This just didn't work for me. It was cute enough, I guess -- and the solution was pretty clever (although I saw the heart of it very early on). But at the end of the day, it just wasn't well-written. I'm getting ahead of myself a bit.
Here's the gist of the book, from the Publisher's Description:
Greg Monroe writes romance novels under the nom de plume Ginny Madison. That’s what he’s “gotta do”. What he wants to do is write mysteries; hard-boiled mysteries with bite. But his publisher tells him his mysteries lack originality, his plots are simplistic and his characters... well, they just aren’t real.
Complicating matters, Greg’s live-in Uncle George brings home an attractive new housekeeper. Hattie Fulton is intelligent, capable, resourceful and not who she pretends to be.
But before Greg can uncover the truth behind the attractive Hattie Fulton, Uncle George becomes the main suspect in a real murder mystery. Suddenly thrust into the role of a real detective, Greg digs into the mystery hoping to prove his uncle’s innocence while at the same time struggling to meet his next publishing deadline. And surprisingly, Greg’s fictional plots suddenly become edge-of-the seat compelling and his characters take on a life of their own. If you discount the strong resemblance to both Hattie and Greg and the sparks that are flying between them.
Now all Greg has to do in order to clear his uncle, finish the best mystery novel he’s ever written and win over his housekeeper is uncover the real murderer, without revealing to everyone that he’s really a romance writer pretending to be a mystery writer.Sounds like a straight-to-DVD Rom Com, doesn't it?
Greg, simply put, is a chauvinist. Mystery novels are "real 'guy's' books" and no guy should come anywhere near a romance novel. He's doing well enough writing full-time under a nom de plume
to afford a nice house for himself and his uncle, which can't be easy. Yet, somehow, someone who thinks, "I mean what the hell does a guy know about romance? Beer, sports, guns. That’s guy stuff. Romance; female stuff." Can write well enough for a female audience to support himself, despite a lousy work ethic. I guess it's the Melvin Udall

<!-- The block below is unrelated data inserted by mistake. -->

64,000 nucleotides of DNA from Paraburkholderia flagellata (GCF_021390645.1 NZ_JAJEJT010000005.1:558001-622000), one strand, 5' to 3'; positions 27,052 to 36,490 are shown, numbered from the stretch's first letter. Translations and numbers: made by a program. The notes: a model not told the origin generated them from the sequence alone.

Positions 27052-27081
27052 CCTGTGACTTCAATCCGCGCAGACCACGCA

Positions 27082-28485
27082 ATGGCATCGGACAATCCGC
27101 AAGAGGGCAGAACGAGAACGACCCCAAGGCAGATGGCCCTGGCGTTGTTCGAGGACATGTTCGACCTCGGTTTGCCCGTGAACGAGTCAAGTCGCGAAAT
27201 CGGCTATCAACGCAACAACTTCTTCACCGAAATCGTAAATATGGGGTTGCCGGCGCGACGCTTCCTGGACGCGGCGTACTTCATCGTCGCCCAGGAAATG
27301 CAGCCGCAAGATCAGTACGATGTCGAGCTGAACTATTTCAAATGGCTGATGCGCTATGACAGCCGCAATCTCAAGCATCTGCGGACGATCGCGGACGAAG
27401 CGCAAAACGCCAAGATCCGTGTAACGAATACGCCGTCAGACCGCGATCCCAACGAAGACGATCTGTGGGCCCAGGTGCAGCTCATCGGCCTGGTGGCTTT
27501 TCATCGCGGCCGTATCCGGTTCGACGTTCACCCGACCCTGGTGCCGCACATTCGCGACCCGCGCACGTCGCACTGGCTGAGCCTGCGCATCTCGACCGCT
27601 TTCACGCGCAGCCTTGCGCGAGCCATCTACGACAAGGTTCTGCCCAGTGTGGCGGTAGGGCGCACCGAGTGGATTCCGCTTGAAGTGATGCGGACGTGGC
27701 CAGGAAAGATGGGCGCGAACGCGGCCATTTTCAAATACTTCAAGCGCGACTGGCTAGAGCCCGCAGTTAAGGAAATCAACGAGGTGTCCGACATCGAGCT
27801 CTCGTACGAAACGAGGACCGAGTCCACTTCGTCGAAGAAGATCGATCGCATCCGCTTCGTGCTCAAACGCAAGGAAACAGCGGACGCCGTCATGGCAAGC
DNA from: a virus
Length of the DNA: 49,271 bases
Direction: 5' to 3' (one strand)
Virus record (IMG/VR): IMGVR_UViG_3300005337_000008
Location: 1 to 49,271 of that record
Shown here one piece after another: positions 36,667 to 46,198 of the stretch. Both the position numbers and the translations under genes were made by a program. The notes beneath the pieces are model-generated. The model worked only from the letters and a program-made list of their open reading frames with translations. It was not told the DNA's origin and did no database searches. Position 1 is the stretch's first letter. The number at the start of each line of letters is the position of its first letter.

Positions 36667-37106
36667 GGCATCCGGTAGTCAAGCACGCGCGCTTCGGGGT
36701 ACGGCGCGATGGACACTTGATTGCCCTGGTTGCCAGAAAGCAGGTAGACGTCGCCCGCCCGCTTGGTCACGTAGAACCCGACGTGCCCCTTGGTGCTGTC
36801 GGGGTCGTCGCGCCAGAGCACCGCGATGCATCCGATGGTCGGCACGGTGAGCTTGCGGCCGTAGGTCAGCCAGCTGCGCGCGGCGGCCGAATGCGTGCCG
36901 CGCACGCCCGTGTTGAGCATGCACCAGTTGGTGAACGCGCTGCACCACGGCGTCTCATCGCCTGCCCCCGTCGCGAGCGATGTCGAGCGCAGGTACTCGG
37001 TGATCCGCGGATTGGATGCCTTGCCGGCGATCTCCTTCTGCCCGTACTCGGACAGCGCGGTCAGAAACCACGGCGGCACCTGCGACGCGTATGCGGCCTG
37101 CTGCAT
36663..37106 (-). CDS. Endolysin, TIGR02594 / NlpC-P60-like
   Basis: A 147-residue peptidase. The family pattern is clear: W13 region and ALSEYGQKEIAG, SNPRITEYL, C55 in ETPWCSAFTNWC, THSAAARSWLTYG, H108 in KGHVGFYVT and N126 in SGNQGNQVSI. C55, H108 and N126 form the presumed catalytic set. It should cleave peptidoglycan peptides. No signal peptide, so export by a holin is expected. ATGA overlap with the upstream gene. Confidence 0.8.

-phenomenon. He's really pathetic, professionally and personally -- if not for his uncle, it'd be easy to see him holed-up in his house forever.
Uncle George is a fire-cracker of a guy, pushing Greg into the world by any means necessary. Beyond his healthy nest-egg, poker buddies and bookie, he has a pretty full life on his own -- think Stephanie Plum's Grandma Mazur, but more together and grounded.
Hattie? Hattie's a fantasy come to life -- a knockout who can drive, shoot, take down bad guys with a couple of martial arts and cook. Did I mention she was hot?
And these are the well-drawn characters. The murder suspects are stock characters, as are the mobsters that Greg runs into. The police detectives are worse.
I really don't want this to turn in to a litany of complaints, because I've really covered the major ones already, but I do have a few more, that I'll just list without too much expansion:
- The samples of Greg's writing are, like almost every fictional example of someone's fiction, are over-written. More adjectives and adverbs than any published author would use, lousy dialogue, unnatural vocabulary choices. This tendency occasionally spills over into the narrative, too.
- Gehrke seems incapable of writing out the words "Lieutenant" and "Sergeant." Sorry, man, but only using abbreviations? That's just lazy.
- Along the same line -- this thing is just riddled with typos. Most are forgivable/easy to ignore. But there are some that are just nasty. If Gehrke got "losing"/"lose" right once, it slipped by me. Sure, it seems minor -- but if you have to re-read the sentence because the wrong word (i.e., "loosing"/"loose") was used, it takes you out of the moment.
- Greg, George and Hattie spend so, so, so much time bantering about their choice of words in conversation it gets annoying. If he used that joke maybe one-third (or less) as often as he did, it could be amusing. But he just goes to that well too often, and it's off-putting.
The murder mystery itself was well done. The steps that Greg and the rest went through to solve it were pretty rambling and chaotic -- but they were supposed to be. The tone was generally right -- except when he wrote the same joke 15 times.
Cute enough, like I said, and pretty amusing. It's the literary equivalent of the straight-to-DVD Rom Com I mentioned earlier. Goodbye Ginny Madison
is entertaining enough to justify the time -- just entertaining enough. Still, if you're looking for novel about a rookie detective on his first murder case, check out Jim Cliff'sThe Shoulders of Giants